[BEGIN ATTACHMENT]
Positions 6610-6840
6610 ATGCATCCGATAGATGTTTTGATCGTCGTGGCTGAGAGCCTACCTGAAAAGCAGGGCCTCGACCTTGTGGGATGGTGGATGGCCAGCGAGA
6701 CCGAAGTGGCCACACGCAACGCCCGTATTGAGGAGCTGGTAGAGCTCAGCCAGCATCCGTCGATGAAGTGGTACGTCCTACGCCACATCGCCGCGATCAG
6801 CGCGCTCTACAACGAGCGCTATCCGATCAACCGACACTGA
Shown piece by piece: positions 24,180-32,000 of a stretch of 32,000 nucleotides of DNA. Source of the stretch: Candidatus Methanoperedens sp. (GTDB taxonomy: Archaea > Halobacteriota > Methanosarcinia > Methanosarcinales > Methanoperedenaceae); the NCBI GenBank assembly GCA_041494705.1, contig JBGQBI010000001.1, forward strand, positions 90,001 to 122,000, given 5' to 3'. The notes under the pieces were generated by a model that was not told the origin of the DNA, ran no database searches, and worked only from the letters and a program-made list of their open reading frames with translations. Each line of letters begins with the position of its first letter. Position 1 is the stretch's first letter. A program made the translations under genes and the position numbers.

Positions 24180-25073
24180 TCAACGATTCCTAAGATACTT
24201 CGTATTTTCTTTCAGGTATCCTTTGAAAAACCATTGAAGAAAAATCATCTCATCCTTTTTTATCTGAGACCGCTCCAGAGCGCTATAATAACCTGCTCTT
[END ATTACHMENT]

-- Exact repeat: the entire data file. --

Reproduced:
Positions 6610-6840
6610 ATGCATCCGATAGATGTTTTGATCGTCGTGGCTGAGAGCCTACCTGAAAAGCAGGGCCTCGACCTTGTGGGATGGTGGATGGCCAGCGAGA
6701 CCGAAGTGGCCACACGCAACGCCCGTATTGAGGAGCTGGTAGAGCTCAGCCAGCATCCGTCGATGAAGTGGTACGTCCTACGCCACATCGCCGCGATCAG
6801 CGCGCTCTACAACGAGCGCTATCCGATCAACCGACACTGA
Shown piece by piece: positions 24,180-32,000 of a stretch of 32,000 nucleotides of DNA. Source of the stretch: Candidatus Methanoperedens sp. (GTDB taxonomy: Archaea > Halobacteriota > Methanosarcinia > Methanosarcinales > Methanoperedenaceae); the NCBI GenBank assembly GCA_041494705.1, contig JBGQBI010000001.1, forward strand, positions 90,001 to 122,000, given 5' to 3'. The notes under the pieces were generated by a model that was not told the origin of the DNA, ran no database searches, and worked only from the letters and a program-made list of their open reading frames with translations. Each line of letters begins with the position of its first letter. Position 1 is the stretch's first letter. A program made the translations under genes and the position numbers.

Positions 24180-25073
24180 TCAACGATTCCTAAGATACTT
24201 CGTATTTTCTTTCAGGTATCCTTTGAAAAACCATTGAAGAAAAATCATCTCATCCTTTTTTATCTGAGACCGCTCCAGAGCGCTATAATAACCTGCTCTT